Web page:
The response is that someone has to be available to manually run another copy of pt-kill with much lower thresholds to clear out these thundering herds.  But what if we could let pt-kill handle both the "normal" mode and still protect us from herds?

That's what we've done by adding a …

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More on 40% better single-threaded performance in MariaDB

In my previous post I wrote about how I achived a >40% speedup on sysbench read-only using profile-guided optimisation (PGO). While this is a preliminary result, I though it was so interesting that it deserved early mention. The fact that any benchmark can be improved that much shows clearly that PGO is something worth looking into. Even if we will probably not improve all workloads by 40%, it seems highly likely that we can obtain significant gains also for many real workloads.

I had one or two interesting comments on the post that raise valid concerns, so I wanted to write a follow-up here, explaining some of the points in more details and going deeper into the performance counter measurements. As I wrote before, actual observations and measurements are crucial to fully understand performance of complex code on modern CPUs. Intuition and …

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40% better single-threaded performance in MariaDB

Continuing my investigation of single-threaded performance in the MariaDB server, I managed to increase throughput of single-threaded read-only sysbench by more than 40% so far:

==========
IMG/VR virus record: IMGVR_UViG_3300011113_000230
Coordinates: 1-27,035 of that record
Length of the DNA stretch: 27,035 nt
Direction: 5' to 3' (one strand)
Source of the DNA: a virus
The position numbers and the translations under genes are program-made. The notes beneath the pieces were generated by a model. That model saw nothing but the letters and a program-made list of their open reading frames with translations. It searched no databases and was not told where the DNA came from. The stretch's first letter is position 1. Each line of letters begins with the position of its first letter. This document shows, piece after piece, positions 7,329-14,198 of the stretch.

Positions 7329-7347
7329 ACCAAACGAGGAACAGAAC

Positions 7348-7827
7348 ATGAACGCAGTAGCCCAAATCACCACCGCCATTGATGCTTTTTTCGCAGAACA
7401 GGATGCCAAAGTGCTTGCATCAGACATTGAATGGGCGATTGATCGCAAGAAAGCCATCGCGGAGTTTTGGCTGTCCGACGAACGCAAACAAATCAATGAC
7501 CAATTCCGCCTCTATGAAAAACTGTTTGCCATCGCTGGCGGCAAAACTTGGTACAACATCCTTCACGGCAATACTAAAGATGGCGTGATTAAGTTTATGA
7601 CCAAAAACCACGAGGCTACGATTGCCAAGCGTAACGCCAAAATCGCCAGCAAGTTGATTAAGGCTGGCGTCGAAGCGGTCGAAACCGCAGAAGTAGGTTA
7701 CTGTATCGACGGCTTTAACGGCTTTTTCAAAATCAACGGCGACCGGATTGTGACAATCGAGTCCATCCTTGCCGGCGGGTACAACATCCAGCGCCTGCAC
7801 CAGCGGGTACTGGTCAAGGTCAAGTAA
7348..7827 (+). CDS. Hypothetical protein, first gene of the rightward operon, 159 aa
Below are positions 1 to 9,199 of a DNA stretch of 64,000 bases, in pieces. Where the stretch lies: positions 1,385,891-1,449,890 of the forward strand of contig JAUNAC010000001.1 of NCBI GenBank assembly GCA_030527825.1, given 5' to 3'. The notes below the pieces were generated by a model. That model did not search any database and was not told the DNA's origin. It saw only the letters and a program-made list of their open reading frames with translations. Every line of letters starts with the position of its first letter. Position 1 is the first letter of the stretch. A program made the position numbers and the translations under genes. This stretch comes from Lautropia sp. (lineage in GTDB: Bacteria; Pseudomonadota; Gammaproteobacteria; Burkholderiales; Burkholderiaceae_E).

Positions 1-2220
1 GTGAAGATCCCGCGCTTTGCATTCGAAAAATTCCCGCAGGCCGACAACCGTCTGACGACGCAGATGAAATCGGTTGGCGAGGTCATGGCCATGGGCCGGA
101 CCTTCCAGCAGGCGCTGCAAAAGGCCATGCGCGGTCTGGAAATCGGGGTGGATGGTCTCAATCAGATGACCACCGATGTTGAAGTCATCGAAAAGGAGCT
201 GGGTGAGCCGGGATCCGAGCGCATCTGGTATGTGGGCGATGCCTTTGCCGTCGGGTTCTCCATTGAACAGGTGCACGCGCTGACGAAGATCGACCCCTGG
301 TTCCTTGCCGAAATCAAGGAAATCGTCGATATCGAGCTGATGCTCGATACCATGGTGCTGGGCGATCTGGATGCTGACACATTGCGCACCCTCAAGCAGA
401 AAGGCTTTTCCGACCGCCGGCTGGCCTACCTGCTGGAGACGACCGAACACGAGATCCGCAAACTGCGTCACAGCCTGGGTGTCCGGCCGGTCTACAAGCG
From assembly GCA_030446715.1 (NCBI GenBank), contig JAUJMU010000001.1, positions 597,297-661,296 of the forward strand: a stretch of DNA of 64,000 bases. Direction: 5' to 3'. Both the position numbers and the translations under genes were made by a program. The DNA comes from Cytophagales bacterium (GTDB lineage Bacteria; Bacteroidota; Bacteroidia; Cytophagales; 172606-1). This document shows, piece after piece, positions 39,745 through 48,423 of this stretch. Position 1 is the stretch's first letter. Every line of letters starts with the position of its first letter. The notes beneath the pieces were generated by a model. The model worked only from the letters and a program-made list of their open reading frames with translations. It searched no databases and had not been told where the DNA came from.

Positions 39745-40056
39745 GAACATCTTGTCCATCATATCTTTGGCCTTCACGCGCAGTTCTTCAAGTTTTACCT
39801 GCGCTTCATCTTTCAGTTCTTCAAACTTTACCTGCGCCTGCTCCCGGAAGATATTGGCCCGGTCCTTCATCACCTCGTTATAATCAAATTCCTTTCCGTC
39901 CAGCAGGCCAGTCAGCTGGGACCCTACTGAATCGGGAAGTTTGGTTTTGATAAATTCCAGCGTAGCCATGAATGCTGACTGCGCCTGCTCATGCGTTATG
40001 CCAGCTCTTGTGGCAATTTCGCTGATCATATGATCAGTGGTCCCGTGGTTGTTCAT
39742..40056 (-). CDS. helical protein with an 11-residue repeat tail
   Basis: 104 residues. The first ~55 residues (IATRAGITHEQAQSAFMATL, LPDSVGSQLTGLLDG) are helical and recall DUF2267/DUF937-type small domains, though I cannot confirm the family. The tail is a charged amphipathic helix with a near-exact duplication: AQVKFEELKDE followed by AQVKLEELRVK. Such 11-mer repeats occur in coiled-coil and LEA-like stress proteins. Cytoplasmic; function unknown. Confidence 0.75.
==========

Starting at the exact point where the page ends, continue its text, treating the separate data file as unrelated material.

I use read-only sysbench 0.4.12 run like this:

    sysbench --num-threads=1 --test=oltp --oltp-test-mode=simple --oltp-read-only --oltp-skip-trx run

And mysqld is run with minimal options:

    sql/mysqld --no-defaults --basedir=X --datadir=Y --innodb-buffer-pool-size=128M

With modern high-performance CPUs, it is necessary to do detailed measurements using the built-in performance counters in order to get any kind of understanding of how an application performs and what the bottlenecks are. Forget about looking at the code and counting instructions or cycles as we did in the old days. It no longer works, not even to within an order of magnitude.

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The "test" Database and Security

Many installations of MySQL server come with a built-in database called test. It's initially empty, and you might wonder what it's for, or even if you can delete it without any problems.

What is it for? 

The test database is installed by the MySQL Server RPM as part of the mysql_install_db process, and some other package managers run that script too. If you run that script as part of a manual install of MySQL, you'll get the same effect. It creates the database by creating an empty directory called "test" in the data directory, and creates wide-open access to the database test and any database with a name beginning with test_ by inserting a couple of rows into the mysql.db table that give everyone full access to create or use those databases.

The configuration is designed to make it easy for new users to create a playground or sandbox database to work with, one that doesn't require asking the DBA …